The report also found that some players did not feel a need to ask potential sexual partners for their consent before engaging in sexual activity with them. One anonymous player even admitted that to the task force when he said he didn’t know how Nicastro and Trivino’s actions were considered assault.

“You don’t ask [permission for sex] when you are drunk,” he said.

A female student reported that she was at a party with players when one shoved his hands down her pants and refused to take them out, even when she started punching him. She did not feel able to report the incident, though, writing it off as something the players just did.

Another player used two slurs to describe women who “hook up with multiple guys” before asking “What other word for them is there?”

On the academic side of things, some players have SAT scores much lower than their non-player counterparts. Until recently, players used a loophole by enrolling in BU’s continuing-education program instead of the undergraduate colleges, but the school banned that practice.

One professor reported that some players intimidated classmates, answered their phones mid-lecture and tried to hijack the course. When he told them to cut it out, they cut him out–by all dropping his class.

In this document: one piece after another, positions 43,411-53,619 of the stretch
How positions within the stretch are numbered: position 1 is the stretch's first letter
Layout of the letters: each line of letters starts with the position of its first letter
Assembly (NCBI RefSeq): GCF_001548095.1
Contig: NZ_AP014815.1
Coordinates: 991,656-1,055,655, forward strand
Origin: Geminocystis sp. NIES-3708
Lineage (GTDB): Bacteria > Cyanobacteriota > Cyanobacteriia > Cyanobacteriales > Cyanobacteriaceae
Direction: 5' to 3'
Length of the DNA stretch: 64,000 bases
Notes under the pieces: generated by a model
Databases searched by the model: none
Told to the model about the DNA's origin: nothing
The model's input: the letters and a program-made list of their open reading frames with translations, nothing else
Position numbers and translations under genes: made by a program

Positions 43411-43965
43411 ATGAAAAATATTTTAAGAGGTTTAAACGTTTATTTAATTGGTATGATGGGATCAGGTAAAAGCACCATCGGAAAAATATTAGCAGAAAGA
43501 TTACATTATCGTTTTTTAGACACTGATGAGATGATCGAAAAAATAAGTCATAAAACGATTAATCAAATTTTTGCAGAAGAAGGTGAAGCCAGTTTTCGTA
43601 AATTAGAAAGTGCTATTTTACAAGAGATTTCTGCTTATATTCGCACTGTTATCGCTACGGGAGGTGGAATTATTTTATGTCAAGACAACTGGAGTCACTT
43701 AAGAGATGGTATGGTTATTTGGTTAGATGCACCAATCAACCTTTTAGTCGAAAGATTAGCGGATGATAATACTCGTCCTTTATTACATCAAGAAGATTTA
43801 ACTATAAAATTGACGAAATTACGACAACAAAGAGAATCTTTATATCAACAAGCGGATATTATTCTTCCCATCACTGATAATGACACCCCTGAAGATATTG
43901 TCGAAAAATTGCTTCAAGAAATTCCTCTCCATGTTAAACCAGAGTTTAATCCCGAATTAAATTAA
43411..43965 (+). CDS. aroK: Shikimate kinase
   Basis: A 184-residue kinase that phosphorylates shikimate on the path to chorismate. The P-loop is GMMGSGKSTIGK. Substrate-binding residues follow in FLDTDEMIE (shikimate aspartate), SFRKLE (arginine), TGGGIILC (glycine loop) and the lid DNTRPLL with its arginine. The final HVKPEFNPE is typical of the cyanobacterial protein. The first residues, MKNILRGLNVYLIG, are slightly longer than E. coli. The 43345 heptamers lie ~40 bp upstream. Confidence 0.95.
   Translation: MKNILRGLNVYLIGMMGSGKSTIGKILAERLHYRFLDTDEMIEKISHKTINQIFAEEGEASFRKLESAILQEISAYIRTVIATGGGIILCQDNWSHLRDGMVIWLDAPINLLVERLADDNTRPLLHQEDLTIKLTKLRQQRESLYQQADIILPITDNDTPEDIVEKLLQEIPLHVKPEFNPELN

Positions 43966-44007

Further reports about professors being told their grades would differ from the ones on players’ transcripts and players being allowed to skip class no matter what have been disputed by the report’s co-chairs.

A campus bar, T’s Pub, was also named as a place that was part of the problem: until recently, it reportedly allowed players to drink for free without showing any ID.

BU provost Jean Morrison described the report as “a full-throated characterization of the whole breadth of stuff that we saw.”

Keep in mind that Parker is a well-known and highly respected coach. He’s been with BU for 39 years, much longer than any of his current players have been alive. When he was younger, he too played for the Terriers. He’s won more than 800 games behind the bench, has been named Coach of the Year three times and even has a cheeseburger named for him at a grill named for the school’s mascot, Rhett.